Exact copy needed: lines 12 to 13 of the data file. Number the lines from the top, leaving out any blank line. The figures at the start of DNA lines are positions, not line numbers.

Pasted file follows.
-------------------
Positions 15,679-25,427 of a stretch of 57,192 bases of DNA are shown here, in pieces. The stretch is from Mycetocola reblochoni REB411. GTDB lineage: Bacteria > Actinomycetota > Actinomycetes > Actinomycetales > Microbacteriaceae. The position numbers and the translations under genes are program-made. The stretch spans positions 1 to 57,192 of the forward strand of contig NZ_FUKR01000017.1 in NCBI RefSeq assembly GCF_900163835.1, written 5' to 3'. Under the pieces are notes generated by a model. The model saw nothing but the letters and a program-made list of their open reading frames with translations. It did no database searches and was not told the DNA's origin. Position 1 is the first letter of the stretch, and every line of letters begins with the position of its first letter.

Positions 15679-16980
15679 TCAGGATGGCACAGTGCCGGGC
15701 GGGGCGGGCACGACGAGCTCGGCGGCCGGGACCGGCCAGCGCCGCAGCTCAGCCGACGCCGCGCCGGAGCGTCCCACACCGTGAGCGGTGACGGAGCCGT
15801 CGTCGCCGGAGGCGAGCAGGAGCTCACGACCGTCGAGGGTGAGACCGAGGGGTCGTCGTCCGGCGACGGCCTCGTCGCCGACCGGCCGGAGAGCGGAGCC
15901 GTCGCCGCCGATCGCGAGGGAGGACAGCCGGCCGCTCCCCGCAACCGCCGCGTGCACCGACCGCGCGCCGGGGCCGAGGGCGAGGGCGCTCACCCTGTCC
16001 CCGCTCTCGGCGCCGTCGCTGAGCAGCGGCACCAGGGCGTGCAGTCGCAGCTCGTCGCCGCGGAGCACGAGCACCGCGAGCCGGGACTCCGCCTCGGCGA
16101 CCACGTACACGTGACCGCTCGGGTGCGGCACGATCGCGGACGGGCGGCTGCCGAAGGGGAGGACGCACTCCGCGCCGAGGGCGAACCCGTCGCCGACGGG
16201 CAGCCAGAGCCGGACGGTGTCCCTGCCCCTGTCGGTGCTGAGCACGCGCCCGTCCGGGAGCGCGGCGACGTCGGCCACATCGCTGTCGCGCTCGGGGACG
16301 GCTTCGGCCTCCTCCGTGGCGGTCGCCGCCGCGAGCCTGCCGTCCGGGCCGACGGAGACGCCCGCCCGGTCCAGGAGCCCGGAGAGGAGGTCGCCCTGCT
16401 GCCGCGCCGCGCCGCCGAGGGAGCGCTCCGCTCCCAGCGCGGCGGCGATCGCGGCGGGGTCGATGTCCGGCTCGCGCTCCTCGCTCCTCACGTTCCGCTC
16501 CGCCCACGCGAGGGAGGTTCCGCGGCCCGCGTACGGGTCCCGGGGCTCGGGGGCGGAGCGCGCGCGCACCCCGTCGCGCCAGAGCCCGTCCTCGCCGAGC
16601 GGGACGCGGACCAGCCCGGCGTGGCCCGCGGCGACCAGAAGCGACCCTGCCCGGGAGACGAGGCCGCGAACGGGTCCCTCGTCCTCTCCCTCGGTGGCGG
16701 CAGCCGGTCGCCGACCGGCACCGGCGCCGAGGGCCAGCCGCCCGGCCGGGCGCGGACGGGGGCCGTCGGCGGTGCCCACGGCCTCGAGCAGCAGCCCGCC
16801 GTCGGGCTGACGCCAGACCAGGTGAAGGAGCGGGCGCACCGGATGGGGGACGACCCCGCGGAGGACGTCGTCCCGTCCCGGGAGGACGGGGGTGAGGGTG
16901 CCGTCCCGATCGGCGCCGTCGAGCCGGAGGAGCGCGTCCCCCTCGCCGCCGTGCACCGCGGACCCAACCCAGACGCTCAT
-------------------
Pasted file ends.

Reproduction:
16501 CGCCCACGCGAGGGAGGTTCCGCGGCCCGCGTACGGGTCCCGGGGCTCGGGGGCGGAGCGCGCGCGCACCCCGTCGCGCCAGAGCCCGTCCTCGCCGAGC
16601 GGGACGCGGACCAGCCCGGCGTGGCCCGCGGCGACCAGAAGCGACCCTGCCCGGGAGACGAGGCCGCGAACGGGTCCCTCGTCCTCTCCCTCGGTGGCGG